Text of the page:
Creating context for unified visual design and user experience

In 2019, Velcrobelly had the pleasure of collaborating with Flo-Culture on the design of an app promoting tourism and exploration of Alston, a rural market town in the North Pennines Area of Natural Beauty.

 

Exploration and discovery

In the early stages of design development for Alston Explorer, the creative team at Flo-Culture determined a range of activities our users were going to participate with, the location of those interactions, and the types of content they would experience.

What we didn’t yet know was why they should participate – beyond proximity to the Alston area and awareness of the app itself.

Alston Explorer comprised two distinct strands of content:

  1. Information about Points Of Interest in the area (POI’s)
    A mix of text, images, audio recordings and video content
  2. Interactive tasks
    A series of in-app activities, puzzles and challenges. Their successful completion rewards the user with a point score, medals and trophies

Our research had determined that the app’s target audience was primarily families with young children (and pets!). Content from strand 1 would likely appeal most to adults while the interactive tasks in strand 2 would be the main attraction for younger app users.

How could we ensure that both strands where cohesive and appealing?

Our solution was to create context for the user experience through narrative. 

Although not a story-based game, we created a simple background scenario to provide structural narrative for the user experience. 


Welcome to Alston A.C.E.S – The Adventure, Challenge and Exploration Society

A.C.E.S. was an adventurers society, established in 1745. The Alston branch was searching for adventurous and inquisitive young people to help build their archive of local knowledge and encourage exploration.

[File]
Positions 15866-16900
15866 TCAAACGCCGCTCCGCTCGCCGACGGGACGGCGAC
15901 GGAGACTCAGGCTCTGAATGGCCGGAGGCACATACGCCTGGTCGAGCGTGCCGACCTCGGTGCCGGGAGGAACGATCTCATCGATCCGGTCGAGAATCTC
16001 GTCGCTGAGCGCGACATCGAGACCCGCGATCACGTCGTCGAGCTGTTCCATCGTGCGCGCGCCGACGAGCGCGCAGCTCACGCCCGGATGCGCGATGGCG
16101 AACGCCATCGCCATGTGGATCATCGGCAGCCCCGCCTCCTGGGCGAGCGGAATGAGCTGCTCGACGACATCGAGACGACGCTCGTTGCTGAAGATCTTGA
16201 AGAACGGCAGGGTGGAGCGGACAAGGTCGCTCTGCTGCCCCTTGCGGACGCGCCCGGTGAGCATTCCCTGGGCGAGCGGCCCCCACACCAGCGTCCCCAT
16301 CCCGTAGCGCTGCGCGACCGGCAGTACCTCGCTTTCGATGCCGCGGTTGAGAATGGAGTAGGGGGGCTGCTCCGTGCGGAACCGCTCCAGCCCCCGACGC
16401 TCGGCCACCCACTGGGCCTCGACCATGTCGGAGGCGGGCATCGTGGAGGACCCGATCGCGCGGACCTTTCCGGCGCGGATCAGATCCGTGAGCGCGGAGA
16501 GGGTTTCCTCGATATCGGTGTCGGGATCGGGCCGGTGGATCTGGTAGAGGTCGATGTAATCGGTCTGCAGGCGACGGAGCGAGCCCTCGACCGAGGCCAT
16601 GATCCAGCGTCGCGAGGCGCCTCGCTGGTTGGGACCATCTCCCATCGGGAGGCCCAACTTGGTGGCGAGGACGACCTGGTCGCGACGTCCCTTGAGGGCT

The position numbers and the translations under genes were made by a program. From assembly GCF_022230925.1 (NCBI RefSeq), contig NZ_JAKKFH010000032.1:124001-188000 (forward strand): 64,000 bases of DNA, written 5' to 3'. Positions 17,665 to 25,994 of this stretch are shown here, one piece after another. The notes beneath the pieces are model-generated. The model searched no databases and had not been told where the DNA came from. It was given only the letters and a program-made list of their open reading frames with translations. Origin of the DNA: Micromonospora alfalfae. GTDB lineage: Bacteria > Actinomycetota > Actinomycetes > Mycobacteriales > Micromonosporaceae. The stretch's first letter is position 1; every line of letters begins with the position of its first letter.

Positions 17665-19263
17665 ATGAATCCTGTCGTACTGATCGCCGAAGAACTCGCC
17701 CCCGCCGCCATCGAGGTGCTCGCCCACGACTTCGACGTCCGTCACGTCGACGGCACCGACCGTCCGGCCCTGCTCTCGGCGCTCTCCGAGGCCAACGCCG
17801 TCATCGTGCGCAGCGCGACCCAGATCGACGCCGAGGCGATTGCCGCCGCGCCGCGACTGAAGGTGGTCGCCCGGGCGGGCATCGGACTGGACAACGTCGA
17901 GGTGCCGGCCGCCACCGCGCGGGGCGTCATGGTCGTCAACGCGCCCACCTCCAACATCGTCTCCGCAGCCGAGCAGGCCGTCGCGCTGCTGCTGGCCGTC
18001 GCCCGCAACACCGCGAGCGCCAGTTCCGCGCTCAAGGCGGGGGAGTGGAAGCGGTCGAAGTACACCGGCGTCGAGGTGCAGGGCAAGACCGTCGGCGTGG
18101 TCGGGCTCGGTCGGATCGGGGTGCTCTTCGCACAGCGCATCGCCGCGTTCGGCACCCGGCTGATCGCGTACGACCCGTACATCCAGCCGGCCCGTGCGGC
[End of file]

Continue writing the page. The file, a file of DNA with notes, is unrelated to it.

The Alston branch of A.C.E.S. is headed by Tassie Mapsalot; an adventurous young woman who challenges our users with interactive tasks and provides them with local information. Working alongside Tassie is her trusty companion, Fletcher Rouge, a red squirrel who provides clues and unwavering enthusiasm for our users.


Using narrative to create context for design

The narrative scenario for A.C.E.S. allowed the creative team to tap into archetypes for explorers and adventurers; and redesign them to modern standards of social accessibility and inclusion. 

Tassie’s design was heavily influenced by Gertrude Bell, in particular her hair, which has been wildly exaggerated like the mutton chops on an archetypal 19th century explorer. She presents a positive visual focal point for our young users.

When designing Fletcher Rouge, we chose an animal with positive emotive characteristics which would also be native to the Alston area. Fletcher provides support to our users and his depiction with a human-sized mobile phone adds a sense of scale and humour to the overall design.

Our character design extend into the rewards system. When a user completes a task they receive a medal or trophy. Using our characters, we were able to create unique rewards which reflect the achievement or location while building on our narrative of an historic exploration society.